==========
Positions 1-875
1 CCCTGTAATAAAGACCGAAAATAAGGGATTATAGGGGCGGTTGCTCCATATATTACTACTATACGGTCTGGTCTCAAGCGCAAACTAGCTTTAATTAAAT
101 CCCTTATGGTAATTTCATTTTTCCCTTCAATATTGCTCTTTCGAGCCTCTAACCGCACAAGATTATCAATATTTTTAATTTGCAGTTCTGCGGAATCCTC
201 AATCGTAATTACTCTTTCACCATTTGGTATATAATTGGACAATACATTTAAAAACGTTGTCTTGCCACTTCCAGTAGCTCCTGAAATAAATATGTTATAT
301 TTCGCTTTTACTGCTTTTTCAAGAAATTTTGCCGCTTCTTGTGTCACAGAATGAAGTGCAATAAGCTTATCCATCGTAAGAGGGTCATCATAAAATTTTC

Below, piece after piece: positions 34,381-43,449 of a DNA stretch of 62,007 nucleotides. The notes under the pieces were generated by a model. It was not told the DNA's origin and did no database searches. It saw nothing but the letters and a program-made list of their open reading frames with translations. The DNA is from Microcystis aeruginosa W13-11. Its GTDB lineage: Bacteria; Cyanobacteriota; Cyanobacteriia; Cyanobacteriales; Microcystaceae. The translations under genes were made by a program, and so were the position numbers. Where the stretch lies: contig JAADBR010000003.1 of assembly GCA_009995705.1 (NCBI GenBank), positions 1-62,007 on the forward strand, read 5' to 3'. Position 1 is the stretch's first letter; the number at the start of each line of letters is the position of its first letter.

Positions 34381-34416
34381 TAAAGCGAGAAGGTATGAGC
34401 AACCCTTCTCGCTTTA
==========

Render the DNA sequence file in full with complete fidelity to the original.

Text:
Positions 1-875
1 CCCTGTAATAAAGACCGAAAATAAGGGATTATAGGGGCGGTTGCTCCATATATTACTACTATACGGTCTGGTCTCAAGCGCAAACTAGCTTTAATTAAAT
101 CCCTTATGGTAATTTCATTTTTCCCTTCAATATTGCTCTTTCGAGCCTCTAACCGCACAAGATTATCAATATTTTTAATTTGCAGTTCTGCGGAATCCTC
201 AATCGTAATTACTCTTTCACCATTTGGTATATAATTGGACAATACATTTAAAAACGTTGTCTTGCCACTTCCAGTAGCTCCTGAAATAAATATGTTATAT
301 TTCGCTTTTACTGCTTTTTCAAGAAATTTTGCCGCTTCTTGTGTCACAGAATGAAGTGCAATAAGCTTATCCATCGTAAGAGGGTCATCATAAAATTTTC

Below, piece after piece: positions 34,381-43,449 of a DNA stretch of 62,007 nucleotides. The notes under the pieces were generated by a model. It was not told the DNA's origin and did no database searches. It saw nothing but the letters and a program-made list of their open reading frames with translations. The DNA is from Microcystis aeruginosa W13-11. Its GTDB lineage: Bacteria; Cyanobacteriota; Cyanobacteriia; Cyanobacteriales; Microcystaceae. The translations under genes were made by a program, and so were the position numbers. Where the stretch lies: contig JAADBR010000003.1 of assembly GCA_009995705.1 (NCBI GenBank), positions 1-62,007 on the forward strand, read 5' to 3'. Position 1 is the stretch's first letter; the number at the start of each line of letters is the position of its first letter.

Positions 34381-34416
34381 TAAAGCGAGAAGGTATGAGC
34401 AACCCTTCTCGCTTTA